In the Casper Star Tribune, Sunday, November 25, 2012, p A2, a headline by Christina Hoag, Associated Press, blared: “Penmanship still rules in Calif. Schools.” A subtitle read: “Most states erase cursive writing from their curriculms (sic); keyboard skills become higher priority.” Do you find it ironic that the person keyboarding that title misspells curriculums?
“Bucking a growing trend to eliminating cursive from elementary school curriculums or making it optional, California is among the states keeping longhand as a third-grade staple,” said the article.
The article also stated, “Dustin Ellis, fourth-grade teacher at Big Springs Elementary School in Simi Valley, said he assigns a cursive practice packet as homework, but if he had his druthers, he’d limit cursive instruction to learning to read it, instead of writing it. Out of his 32 students, just three write in cursive, he noted.” (If no one writes in cursive, what will there be to read of it?)
The article adds…“Many younger teachers aren’t prepared to teach cursive or manuscript, said Kathleen S. Wright, national handwriting product manager for Zaner-Bloser Publishing, which develops instructional tools.”
So what have we gained by eliminating cursive writing? While, “some see it as a waste of time…others see it as necessary so kids can hone fine motor skills, reinforce literacy and develop their own unique stamp of identity,” said the Tribune article.
According to an article in the New York Times, by Maria Konnikova, June 2, 2014, “Two psychologists, Pam A. Mueller of Princeton and Daniel M. Oppenheimer of the University of California, Los Angeles, have reported that in both laboratory settings and real-world classrooms, students learn better when they take notes by hand than when they type on a keyboard.” http://www.nytimes.com/2014/06/03/science/whats-lost-as-handwriting-fades.html?_r=0
In a 2012 study, “The researchers found that the initial duplication process mattered a great deal. When children had drawn a letter freehand, they exhibited increased activity in three areas of the brain that are activated in adults when they read and write: the left fusiform gyrus, the inferior frontal gyrus and the posterior parietal cortex,” according to the Times article. This activity was not shown while typing or tracing a letter.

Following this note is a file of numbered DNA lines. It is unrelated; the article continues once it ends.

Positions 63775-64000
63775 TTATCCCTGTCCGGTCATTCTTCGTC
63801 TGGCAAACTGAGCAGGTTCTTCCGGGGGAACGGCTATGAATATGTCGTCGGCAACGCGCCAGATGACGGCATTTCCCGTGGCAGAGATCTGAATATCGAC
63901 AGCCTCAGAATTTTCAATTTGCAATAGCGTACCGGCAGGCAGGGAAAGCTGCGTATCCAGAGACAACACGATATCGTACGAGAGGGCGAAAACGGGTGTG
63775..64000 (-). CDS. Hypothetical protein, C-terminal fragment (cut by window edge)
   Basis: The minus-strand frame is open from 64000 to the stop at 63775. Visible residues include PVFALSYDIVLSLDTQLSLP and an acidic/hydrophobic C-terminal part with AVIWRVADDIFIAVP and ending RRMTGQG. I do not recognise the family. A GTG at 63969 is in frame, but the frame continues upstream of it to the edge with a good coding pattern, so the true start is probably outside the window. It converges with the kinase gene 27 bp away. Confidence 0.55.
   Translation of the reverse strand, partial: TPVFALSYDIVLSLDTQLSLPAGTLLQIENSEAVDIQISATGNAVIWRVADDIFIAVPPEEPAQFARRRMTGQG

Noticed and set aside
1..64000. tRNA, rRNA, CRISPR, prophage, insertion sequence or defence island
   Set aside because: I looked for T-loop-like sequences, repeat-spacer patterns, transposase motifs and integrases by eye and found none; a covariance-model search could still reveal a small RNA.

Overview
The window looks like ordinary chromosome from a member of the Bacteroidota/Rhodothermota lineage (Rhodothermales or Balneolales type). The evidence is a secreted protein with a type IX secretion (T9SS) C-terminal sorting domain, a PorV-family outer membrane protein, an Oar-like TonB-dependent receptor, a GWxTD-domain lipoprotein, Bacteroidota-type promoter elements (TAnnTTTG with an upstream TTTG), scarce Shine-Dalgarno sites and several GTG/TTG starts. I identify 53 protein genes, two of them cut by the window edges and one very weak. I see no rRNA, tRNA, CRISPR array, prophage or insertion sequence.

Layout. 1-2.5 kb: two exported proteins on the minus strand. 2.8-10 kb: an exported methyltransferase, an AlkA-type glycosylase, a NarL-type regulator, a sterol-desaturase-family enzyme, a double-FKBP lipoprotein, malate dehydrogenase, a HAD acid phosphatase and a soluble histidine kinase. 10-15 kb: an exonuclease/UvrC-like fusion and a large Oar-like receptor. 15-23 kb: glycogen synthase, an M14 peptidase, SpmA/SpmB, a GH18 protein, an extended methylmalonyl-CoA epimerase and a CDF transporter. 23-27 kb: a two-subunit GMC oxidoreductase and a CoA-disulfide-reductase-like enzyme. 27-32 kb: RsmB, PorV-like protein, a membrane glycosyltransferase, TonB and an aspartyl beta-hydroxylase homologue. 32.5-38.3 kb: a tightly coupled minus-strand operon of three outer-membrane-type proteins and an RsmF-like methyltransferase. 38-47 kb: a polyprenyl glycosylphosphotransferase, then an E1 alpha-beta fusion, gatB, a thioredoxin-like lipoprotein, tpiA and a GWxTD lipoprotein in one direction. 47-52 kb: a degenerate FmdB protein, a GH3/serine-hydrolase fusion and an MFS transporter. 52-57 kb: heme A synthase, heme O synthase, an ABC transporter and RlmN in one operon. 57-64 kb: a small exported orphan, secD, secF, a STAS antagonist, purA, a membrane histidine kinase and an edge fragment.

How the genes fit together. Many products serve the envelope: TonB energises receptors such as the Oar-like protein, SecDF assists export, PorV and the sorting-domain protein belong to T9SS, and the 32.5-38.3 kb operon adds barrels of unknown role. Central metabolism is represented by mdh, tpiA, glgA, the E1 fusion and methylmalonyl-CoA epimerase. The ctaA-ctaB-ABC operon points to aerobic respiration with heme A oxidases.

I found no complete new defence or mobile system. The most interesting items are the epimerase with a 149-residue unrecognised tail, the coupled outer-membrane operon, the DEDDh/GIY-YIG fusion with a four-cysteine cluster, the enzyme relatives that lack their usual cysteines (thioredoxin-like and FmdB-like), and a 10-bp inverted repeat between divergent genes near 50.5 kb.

“Children not only learn to read more quickly when they first learn to write by hand, but they also remain better able to generate ideas and retain information. In other words, it’s not just what we write that matters — but how,” said this article.
While I would not wish to return to writing articles and stories by hand, I am thankful I had that skill taught and used throughout much of my life. And I see another reason for humans to learn cursive writing as well as keyboarding.
In spite of increasing ways humans can now communicate with each other, I see less meaningful communication, and more of the “attachment disorder” I feel our culture is culturing! Connecting in the presence of eye contact, facial expressions, emotive gestures, and maybe even touch seems to be going the way of cursive writing. Are we learning to connect emotionally or physically in the presence of someone else only to satisfy selfish desires? (Such as in physical gratification?) And text at all other times? It is not uncommon to see teens walking beside each other, or sitting in a restaurant booth together, concentrating solely on texting to someone or each other.
Cursive writing gives a piece of self to the reader. It is a tangible illustration that someone felt strongly enough about the reader to personally shape letters into words of meaning.
We need to feel emotion, to be a connecting link who cares about those we link to. Yes, I can type “I love you” as I just did. But “I love you” in my own handwriting seems to me to carry more emotion.
What do you think?